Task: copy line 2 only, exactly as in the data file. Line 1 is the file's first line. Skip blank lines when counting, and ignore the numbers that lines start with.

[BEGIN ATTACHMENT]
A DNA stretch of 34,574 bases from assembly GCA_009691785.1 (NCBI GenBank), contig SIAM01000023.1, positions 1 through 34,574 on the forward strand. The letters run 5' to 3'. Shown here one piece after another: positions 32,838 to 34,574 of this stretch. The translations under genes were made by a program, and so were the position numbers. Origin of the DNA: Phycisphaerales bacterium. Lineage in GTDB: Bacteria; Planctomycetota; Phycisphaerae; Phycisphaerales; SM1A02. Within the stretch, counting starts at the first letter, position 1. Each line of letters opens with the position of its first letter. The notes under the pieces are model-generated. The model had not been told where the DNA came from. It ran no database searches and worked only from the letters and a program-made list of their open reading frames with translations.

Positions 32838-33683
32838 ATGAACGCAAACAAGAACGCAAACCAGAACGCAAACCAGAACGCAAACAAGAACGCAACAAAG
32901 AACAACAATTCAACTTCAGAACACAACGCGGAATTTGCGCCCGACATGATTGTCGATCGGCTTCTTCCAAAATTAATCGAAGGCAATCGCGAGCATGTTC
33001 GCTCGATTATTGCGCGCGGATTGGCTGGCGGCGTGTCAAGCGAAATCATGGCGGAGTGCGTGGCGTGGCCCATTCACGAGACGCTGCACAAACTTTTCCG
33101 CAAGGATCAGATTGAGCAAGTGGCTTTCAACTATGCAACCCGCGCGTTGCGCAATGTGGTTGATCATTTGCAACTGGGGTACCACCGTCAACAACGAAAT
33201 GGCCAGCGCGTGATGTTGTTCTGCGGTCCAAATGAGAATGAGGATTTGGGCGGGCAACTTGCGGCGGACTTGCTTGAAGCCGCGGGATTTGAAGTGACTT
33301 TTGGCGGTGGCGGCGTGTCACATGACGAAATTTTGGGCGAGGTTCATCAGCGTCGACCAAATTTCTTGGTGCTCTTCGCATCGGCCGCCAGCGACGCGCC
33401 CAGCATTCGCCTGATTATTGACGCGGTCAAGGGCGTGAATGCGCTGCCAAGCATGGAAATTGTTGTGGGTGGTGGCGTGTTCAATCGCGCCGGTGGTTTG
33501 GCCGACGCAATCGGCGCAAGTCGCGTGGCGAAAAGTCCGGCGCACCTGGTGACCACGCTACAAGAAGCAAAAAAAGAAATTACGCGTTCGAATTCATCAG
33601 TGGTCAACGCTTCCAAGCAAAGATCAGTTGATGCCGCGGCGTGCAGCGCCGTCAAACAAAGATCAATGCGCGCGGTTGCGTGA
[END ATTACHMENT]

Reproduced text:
Positions 32838-33683